The third removal was that of Agrippa Postumus. He had been alongside his elder brothers at the celebrations marking the dedication of the Temple of Mars in 2 BC. In AD 4, Agrippa had been adopted by Augustus. His elevation followed the deaths of his brothers, Gaius and Lucius, and would seem to have been the logical continuation of Augustus’ elevation of his grandchildren.
But Agrippa’s path to power was not smooth. When the Pannonian war broke out in AD 6, Germanicus, not Agrippa, was sent to support Tiberius. Germanicus was just a little older, but the passing-over of Agrippa seems notable. Character weaknesses are cited. But this seems a prelude to his exile, presumably soon after, in part for open opposition to Livia and complaints about his own mistreatment (Dio, 55.32).
Unlike the cases of his mother and sister, the removal of Agrippa does not seem to have sparked a purge in the aristocracy.
Tiberius had previously shown himself intolerant of potential rivals for the imperial succession and lost out to Gaius and Lucius. In the circumstances of his return, he was in a more powerful position and with Livia also at the heart of the regime, Postumus’ chances of gaining acceptance were slight. His removal cleared the imperial family of possible rivals to Tiberius. In retrospect his murder in AD 14 when Tiberius came to the throne, can be seen as both a reflection of the increasingly brutal dynastic politics of the last decades of the Augustan regime and a harbinger of the brutal factional violence of the Tiberian period.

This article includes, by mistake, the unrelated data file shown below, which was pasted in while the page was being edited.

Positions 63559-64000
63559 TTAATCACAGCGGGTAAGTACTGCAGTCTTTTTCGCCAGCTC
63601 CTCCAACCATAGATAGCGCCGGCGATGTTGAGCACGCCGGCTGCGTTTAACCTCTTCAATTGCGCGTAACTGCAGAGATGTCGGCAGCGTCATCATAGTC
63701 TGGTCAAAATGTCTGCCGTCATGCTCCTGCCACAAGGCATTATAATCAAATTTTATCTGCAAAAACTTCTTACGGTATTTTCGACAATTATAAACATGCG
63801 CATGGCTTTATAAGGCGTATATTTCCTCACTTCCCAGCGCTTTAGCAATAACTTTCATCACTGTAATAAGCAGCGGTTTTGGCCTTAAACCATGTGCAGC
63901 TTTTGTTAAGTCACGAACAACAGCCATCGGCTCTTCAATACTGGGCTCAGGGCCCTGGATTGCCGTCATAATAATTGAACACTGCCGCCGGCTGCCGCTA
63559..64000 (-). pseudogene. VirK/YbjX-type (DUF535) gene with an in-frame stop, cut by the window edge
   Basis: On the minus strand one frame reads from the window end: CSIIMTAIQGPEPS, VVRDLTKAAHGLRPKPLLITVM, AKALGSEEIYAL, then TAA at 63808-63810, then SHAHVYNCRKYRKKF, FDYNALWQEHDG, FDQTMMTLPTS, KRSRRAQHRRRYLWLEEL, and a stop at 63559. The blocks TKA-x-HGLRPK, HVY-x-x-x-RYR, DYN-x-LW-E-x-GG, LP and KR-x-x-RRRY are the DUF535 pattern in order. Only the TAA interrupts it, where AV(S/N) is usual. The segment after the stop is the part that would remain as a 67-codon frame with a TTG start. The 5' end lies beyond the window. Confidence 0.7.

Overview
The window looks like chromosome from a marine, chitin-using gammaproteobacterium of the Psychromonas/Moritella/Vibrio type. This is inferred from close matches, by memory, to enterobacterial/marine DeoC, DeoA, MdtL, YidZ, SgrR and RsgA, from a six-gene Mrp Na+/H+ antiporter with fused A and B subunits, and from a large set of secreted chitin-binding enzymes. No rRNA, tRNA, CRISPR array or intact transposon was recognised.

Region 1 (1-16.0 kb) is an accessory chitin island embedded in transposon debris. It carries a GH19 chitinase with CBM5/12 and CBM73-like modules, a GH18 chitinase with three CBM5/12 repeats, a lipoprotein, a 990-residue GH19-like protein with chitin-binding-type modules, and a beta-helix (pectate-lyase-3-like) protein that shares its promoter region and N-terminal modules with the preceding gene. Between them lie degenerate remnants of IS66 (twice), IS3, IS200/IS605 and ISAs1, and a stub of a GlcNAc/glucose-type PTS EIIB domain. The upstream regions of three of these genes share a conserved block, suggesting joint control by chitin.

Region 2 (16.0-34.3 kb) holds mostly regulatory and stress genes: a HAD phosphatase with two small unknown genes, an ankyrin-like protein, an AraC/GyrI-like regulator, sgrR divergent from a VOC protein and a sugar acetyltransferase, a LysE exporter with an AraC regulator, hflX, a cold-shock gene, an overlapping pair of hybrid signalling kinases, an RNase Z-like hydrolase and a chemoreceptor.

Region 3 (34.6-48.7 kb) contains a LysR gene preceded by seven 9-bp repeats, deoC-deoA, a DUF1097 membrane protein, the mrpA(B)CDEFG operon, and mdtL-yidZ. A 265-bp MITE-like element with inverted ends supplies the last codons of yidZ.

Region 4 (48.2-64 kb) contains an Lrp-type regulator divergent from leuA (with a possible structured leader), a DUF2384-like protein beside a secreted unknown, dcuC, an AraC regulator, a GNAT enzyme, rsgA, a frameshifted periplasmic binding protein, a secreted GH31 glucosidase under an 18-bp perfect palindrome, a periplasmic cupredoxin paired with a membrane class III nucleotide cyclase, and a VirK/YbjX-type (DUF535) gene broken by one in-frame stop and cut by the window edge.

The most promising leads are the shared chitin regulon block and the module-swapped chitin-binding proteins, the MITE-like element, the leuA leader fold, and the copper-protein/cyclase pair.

Of Agrippa and Julia’s children, only Agrippina remained in Rome. She was married to Germanicus and presumably protected by that relationship. Germanicus himself. But with most of her family exiled, her position was likely felt to be precarious and the roots of the conflict between her and Tiberius which were to be so damaging later in the reign were already in place.